JOHANNESBURG, South Africa -- With a single vote last week, the whites of South Africa have redefined themselves to the outside world and to the 30 million blacks who live around and among them.
By endorsing President Frederik W. de Klerk's program of political reforms in Tuesday's referendum, they impressively shed the image that had made them pariahs around the world.
The referendum answered a vital question about Mr. de Klerk's ability to proceed: "Do you support the reform process started by President de Klerk on Feb. 2, 1990?"
But the more fundamental question that lay beneath it was one that Mr. de Klerk himself asked repeatedly in the weeks before the vote:
What message did whites want to send the nation's black majority, who had suffered for generations under white supremacist policies and who now had some hope for the future?
It was destined to be a message heard around the world.
And the answer was stunning, given the history of South Africa and indeed of the entire continent. By a two-to-one margin, white South Africans became the first whites in Africa to vote to abandon white supremacy and negotiate a future where the races would live together as equals.
Until last week, Mr. de Klerk appeared to be dragging the white populace along the road of reform, and his right-wing political opponents were increasingly confident that most whites did not want to go.
But the referendum results shattered that idea and left the pro-apartheid forces standing as a minority within a minority, forced to reassess their demands for a re-creation of apartheid. White South Africans said clearly and resoundingly that they are ready to abandon the racist regime in favor of an experiment in democracy that would inevitably lead to black majority rule.
The next question is why they voted the way they did, especially considering the level of anxiety in this society. Did they choose to boldly go where no whites have gone before? Whites here are anxious about violence and crime. They are frightened of losing their property and their schools. And they're far from comfortable about the prospect of black rule.
The answer is a combination of the moral and the practical.
On the moral side, many whites simply could no longer justify living under a system in which they denied blacks the rights that whites enjoyed. The inequities that grew out of that system are well known: unequal schools, unequal housing, unequal incomes. The list is endless.
"I can't claim rights for myself that I'm not prepared to let everybody else have," a white Pentecostal minister said at one polling station.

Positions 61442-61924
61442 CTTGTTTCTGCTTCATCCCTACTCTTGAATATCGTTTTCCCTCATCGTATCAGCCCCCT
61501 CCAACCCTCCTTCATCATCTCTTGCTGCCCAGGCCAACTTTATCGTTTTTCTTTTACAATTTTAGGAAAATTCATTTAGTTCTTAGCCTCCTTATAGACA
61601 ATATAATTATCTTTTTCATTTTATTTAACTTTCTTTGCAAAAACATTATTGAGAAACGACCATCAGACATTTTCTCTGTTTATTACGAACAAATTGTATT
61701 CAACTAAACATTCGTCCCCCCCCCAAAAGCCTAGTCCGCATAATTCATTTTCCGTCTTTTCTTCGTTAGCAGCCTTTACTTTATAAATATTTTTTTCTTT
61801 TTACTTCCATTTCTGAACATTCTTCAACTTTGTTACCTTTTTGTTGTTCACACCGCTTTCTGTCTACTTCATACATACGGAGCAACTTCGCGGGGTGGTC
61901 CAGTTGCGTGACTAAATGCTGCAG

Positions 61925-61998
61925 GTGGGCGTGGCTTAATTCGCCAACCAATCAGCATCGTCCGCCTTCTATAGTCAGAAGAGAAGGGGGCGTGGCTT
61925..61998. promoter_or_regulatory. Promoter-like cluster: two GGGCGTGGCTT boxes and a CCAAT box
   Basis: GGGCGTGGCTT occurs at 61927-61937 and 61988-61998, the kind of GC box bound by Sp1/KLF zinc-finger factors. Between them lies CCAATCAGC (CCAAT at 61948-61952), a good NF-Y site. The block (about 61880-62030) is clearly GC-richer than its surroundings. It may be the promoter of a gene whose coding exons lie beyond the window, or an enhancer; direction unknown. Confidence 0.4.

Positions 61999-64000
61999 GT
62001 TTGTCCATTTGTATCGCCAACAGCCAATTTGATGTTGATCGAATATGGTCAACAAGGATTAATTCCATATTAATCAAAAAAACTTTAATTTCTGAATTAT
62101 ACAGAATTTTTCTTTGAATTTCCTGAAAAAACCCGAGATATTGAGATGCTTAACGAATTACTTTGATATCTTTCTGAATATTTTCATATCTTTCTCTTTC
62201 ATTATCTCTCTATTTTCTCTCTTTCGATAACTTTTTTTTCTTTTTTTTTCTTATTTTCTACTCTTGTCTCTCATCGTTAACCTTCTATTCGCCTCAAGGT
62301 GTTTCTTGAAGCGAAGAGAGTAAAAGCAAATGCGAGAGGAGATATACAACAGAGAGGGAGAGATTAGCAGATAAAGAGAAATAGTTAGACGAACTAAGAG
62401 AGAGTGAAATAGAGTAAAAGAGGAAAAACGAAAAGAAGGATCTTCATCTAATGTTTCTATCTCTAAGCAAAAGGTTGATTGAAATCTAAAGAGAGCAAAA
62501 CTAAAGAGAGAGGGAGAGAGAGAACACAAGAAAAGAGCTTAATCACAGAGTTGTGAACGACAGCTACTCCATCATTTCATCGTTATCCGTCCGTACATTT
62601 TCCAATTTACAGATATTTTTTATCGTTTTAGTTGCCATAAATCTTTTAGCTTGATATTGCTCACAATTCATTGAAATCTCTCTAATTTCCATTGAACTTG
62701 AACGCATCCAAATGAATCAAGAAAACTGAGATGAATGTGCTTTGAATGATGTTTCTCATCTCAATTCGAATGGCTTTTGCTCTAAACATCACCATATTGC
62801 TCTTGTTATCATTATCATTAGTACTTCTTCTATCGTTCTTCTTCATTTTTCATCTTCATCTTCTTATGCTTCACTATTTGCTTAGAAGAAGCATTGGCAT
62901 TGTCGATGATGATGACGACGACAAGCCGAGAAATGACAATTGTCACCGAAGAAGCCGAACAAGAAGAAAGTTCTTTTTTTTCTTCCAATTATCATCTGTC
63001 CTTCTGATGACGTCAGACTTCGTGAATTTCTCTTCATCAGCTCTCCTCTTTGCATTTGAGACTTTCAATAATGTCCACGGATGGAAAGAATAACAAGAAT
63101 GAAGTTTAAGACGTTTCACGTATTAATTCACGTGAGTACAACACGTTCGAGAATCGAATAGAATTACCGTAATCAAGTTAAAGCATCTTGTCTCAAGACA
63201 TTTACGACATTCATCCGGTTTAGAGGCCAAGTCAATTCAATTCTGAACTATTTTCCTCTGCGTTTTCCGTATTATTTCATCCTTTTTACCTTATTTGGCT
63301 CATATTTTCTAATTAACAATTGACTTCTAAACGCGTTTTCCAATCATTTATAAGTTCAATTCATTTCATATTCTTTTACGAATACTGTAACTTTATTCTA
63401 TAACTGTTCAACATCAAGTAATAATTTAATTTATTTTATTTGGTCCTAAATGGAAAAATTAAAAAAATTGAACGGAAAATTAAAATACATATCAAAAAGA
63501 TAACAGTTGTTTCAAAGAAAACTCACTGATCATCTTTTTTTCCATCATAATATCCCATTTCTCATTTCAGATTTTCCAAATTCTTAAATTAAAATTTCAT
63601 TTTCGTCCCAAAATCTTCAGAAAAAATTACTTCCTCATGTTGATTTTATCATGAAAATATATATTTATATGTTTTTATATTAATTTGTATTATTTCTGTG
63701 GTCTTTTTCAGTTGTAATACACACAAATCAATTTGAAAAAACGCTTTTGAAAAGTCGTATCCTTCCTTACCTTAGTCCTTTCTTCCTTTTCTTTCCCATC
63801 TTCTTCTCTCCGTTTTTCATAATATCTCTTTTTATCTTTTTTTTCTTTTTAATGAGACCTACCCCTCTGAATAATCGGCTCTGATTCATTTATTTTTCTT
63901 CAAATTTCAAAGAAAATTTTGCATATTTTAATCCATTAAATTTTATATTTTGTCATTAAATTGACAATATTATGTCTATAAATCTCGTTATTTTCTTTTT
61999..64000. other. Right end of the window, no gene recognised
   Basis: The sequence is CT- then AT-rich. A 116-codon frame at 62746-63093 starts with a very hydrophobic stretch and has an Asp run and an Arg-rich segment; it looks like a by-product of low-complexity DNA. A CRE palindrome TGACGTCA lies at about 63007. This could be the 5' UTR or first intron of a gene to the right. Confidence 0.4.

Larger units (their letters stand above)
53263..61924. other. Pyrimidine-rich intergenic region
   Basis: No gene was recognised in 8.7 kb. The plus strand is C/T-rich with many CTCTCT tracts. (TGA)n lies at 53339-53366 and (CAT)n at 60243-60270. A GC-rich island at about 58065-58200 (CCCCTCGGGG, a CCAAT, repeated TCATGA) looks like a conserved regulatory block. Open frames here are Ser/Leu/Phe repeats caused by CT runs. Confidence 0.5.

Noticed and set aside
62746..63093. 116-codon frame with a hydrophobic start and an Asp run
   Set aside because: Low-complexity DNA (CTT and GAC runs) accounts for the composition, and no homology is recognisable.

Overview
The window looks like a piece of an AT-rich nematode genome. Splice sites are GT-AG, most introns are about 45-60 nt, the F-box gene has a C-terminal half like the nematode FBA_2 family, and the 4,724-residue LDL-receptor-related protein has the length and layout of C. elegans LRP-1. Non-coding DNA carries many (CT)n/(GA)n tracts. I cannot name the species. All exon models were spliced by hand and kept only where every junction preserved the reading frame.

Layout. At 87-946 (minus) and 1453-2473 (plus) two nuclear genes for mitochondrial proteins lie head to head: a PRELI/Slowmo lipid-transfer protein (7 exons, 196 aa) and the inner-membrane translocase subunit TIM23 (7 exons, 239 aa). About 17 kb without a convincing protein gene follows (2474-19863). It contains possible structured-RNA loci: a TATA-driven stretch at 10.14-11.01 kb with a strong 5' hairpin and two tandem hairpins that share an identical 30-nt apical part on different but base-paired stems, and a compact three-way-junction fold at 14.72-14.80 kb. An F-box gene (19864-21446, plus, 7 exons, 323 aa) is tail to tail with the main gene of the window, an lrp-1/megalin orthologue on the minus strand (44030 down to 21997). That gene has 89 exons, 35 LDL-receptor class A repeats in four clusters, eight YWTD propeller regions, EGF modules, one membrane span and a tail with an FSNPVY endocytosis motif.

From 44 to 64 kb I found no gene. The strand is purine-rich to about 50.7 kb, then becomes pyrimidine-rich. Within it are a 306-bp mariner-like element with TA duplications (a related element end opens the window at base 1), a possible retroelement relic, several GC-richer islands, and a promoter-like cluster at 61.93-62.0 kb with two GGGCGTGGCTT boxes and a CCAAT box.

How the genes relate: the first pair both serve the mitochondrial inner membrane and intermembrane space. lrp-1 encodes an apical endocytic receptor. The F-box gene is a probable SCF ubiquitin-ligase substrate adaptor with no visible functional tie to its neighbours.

But the practical side might have weighed more heavily at the polls. Veteran liberal political analyst Helen Suzman summed it up: "South Africa is sick and tired of isolation."
For over a decade, South Africans have been chafing under international sanctions which hurt their economy and left them standing alone, shunned as the world's only openly racist state. Their athletes couldn't compete, their performers couldn't play, and their airline couldn't land in most countries. All of that began to change with Mr. de Klerk's reforms.
As if to underscore the change, the South African cricket team was in the midst of a much-celebrated world tour as the debate raged at home last week over reform.
"Never underestimate the significance of the cricket tour," said political analyst David Welsh of the University of Cape Town. "It was symbolic of something much deeper."
The political right tried to scare white South Africans with nightmare scenarios of the future: communist rule and a fast slide to economic ruin. But in the battle of the nightmare scenarios, Mr. de Klerk had the bigger gun. He said he knew what the outside world would do if whites voted "no," and he asked ominously at every stop, "What do you think 30 million blacks will do?"
In an era when communism has lost much of its scare value, the threat of massive black revolt and harsh new sanctions seemed more real, even for South Africans nervous about crime, recession and loss of privileges.
During the three weeks of the referendum campaign, a fascinating alliance came together to fight for reform: the National Party, the Democratic Party and the African National Congress. The "Nats" were long the party of apartheid and of Afrikaners, descendants of Dutch settlers. The Democratic Party represented liberal English-speaking whites long at odds with the government. And the ANC was branded a den of communists and terrorists with which the government refused to talk until two years ago.
Together, they made a powerful force for change and an even more powerful statement about the changes that have taken place in past few years. With those three parties driving the political process, South Africa is certain to move swiftly to an interim, coalition government and a new constitution that will be the foundation for democracy.
Right-wing elements opposed to democracy have threatened violence and will probably deliver. But the referendum showed that most whites stand against them and would prefer to work with the black majority toward building a new society.